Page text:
That Arthur Lee entered such a long creative and personal wilderness phase after the ‘60s maybe shouldn’t be such a surprise. His first significant release, the self-titled debut album by his band Love, was one of the greatest rock albums of all time, and he followed that with the poor-selling-but-influential experiment Da Capo and the immortal psych-rock landmark Forever Changes, the album someone has if they only have one Love album. After that triumphant beginning, the band dissolved in the familiar ‘60s miasma of dope, money issues, and personal tensions, but Lee, perhaps unwisely, kept the name alive with new lineups. Without guitarist Bryan MacLean, it was never the same—the contractual obligation album Four Sail remains justly well-regarded, and Out Here, culled from the same sessions and released within months of Four Sail, is also worth a spin, but Forever Changes was a hard act to follow, and subsequent Love and Arthur Lee solo albums are generally considered marginal.
In particular, the final non-archival LP to bear the Love imprimatur, 1974’s Reel to Real, has gone so neglected that its first pressing was its ONLY pressing. Usually, when an album dies like that, it either becomes a “lost classic” or it’s the sign of an unlistenable dog of a record. But in this case, the lack of a reissue is kind of understandable—there’s nothing about the album that even remotely resembles the music of Love’s enduring reputation. That doesn’t make it a bad album on its own terms, though, and the reissue label High Moon—previously responsible for exhuming Love’s actual lost album Black Beauty—is giving Reel to Real a second airing, 41 years after its release and disappearance.
I had to request a copy to listen to—I wasn’t merely unfamiliar with much of the music on the album, I was at most only vaguely aware that it existed, and I’m not even sure I’ve ever beheld a physical copy. This album wasn’t just lost to the years, it was pretty much goddamn buried under them. But it’s neither an unheralded gem nor a total dud—it’s half of an excellent soul album, with some badass horns and some outstanding vocal performances by Lee. Just one example should suffice—check out “Who Are You,” and see how it compares to “Alone Again Or.”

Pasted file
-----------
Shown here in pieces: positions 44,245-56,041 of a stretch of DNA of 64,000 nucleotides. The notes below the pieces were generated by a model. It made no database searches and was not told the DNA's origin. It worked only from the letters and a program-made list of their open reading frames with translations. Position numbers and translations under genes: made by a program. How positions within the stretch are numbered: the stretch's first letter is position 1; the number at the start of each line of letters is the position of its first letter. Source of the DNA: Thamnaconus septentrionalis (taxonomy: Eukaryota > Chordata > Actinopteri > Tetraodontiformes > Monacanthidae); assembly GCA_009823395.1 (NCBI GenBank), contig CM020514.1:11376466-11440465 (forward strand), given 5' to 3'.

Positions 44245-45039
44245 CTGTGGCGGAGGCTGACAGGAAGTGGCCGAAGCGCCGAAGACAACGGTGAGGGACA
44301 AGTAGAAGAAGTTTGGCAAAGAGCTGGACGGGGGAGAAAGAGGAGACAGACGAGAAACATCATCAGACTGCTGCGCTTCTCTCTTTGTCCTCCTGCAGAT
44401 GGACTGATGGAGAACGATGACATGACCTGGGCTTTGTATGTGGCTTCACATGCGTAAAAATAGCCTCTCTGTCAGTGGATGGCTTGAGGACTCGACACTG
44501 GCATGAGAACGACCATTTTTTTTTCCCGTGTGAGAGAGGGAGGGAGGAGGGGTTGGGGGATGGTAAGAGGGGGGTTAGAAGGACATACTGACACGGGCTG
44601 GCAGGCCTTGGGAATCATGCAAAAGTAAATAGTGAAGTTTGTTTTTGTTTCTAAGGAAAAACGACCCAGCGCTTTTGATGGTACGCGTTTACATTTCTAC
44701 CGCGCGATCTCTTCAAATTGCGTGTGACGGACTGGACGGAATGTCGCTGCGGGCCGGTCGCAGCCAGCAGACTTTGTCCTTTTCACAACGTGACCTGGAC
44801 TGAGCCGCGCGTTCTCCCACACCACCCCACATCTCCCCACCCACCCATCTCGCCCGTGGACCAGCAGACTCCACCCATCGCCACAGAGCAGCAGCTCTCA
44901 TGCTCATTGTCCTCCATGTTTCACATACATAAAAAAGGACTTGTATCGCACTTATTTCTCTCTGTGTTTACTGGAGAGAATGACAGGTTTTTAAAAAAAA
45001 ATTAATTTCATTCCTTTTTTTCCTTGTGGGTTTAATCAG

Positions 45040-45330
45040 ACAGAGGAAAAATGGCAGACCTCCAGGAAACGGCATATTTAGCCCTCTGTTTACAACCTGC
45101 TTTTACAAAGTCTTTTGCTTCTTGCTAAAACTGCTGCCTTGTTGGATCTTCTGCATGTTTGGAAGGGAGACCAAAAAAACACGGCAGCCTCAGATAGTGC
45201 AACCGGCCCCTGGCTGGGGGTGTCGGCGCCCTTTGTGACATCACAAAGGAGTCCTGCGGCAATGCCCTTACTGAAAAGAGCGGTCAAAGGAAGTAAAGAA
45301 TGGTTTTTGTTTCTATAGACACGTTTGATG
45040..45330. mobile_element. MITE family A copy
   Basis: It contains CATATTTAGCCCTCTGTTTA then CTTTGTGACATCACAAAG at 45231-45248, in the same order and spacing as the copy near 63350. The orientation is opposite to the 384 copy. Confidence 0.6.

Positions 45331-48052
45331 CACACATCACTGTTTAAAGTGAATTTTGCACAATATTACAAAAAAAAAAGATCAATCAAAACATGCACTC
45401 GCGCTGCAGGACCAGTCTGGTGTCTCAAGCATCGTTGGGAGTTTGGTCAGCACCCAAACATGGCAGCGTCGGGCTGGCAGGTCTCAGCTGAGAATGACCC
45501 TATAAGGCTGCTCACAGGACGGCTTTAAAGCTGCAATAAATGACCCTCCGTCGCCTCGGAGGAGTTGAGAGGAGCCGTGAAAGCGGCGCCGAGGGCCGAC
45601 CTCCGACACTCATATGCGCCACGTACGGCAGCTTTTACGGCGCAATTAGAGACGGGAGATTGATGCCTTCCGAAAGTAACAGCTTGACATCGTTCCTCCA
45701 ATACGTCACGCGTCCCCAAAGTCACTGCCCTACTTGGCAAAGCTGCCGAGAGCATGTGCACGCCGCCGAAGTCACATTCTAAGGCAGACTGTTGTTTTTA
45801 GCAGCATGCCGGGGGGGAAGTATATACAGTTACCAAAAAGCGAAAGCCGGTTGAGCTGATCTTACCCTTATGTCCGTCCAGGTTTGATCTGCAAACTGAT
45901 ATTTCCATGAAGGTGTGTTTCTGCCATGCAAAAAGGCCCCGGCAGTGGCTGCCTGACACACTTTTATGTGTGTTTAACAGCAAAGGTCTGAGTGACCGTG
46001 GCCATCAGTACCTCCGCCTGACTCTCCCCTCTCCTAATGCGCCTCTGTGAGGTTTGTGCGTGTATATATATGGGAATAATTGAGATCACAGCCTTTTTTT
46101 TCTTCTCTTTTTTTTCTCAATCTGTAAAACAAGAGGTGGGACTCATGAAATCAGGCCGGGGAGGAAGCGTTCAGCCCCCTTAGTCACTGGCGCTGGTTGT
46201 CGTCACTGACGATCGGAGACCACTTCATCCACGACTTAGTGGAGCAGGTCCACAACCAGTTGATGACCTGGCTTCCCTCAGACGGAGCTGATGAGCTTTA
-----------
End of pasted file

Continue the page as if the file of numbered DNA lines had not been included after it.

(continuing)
See? Pretty much all of side one is of that caliber, so it’s almost frustrating that Lee felt like it was a good idea to call this a Love album. Had it been a solo album, perhaps it might have stood a chance at a life of its own, without Forever Changes casting a shadow over its reputation?
Things take an unfortunate downward turn on side two—there’s still some worthy stuff there, in particular a reverent and satisfying cover of William DeVaughn’s signature tune “Be Thankful for What You’ve Got,” but that side also revisits material from Four Sail and Lee’s solo debut Vindicator, in inferior versions that prompt wonder at why he bothered. But like any reissue worth discussing, Reel to Real is loaded with unreleased outtakes, alternate versions, and rehearsal recordings, including a stripped-down take of the non-LP Forever Changes era favorite “Wonder People (I Do Wonder),” a hornless version of “Stop the Music” with a more relaxed vocal take, and the straight-up oddity “Graveyard Hop,” a downright feral travesty of “Jailhouse Rock,” wherein Lee channels the howls of Little Richard. It’s never been released before, and DM is glad to be able to debut it for you today.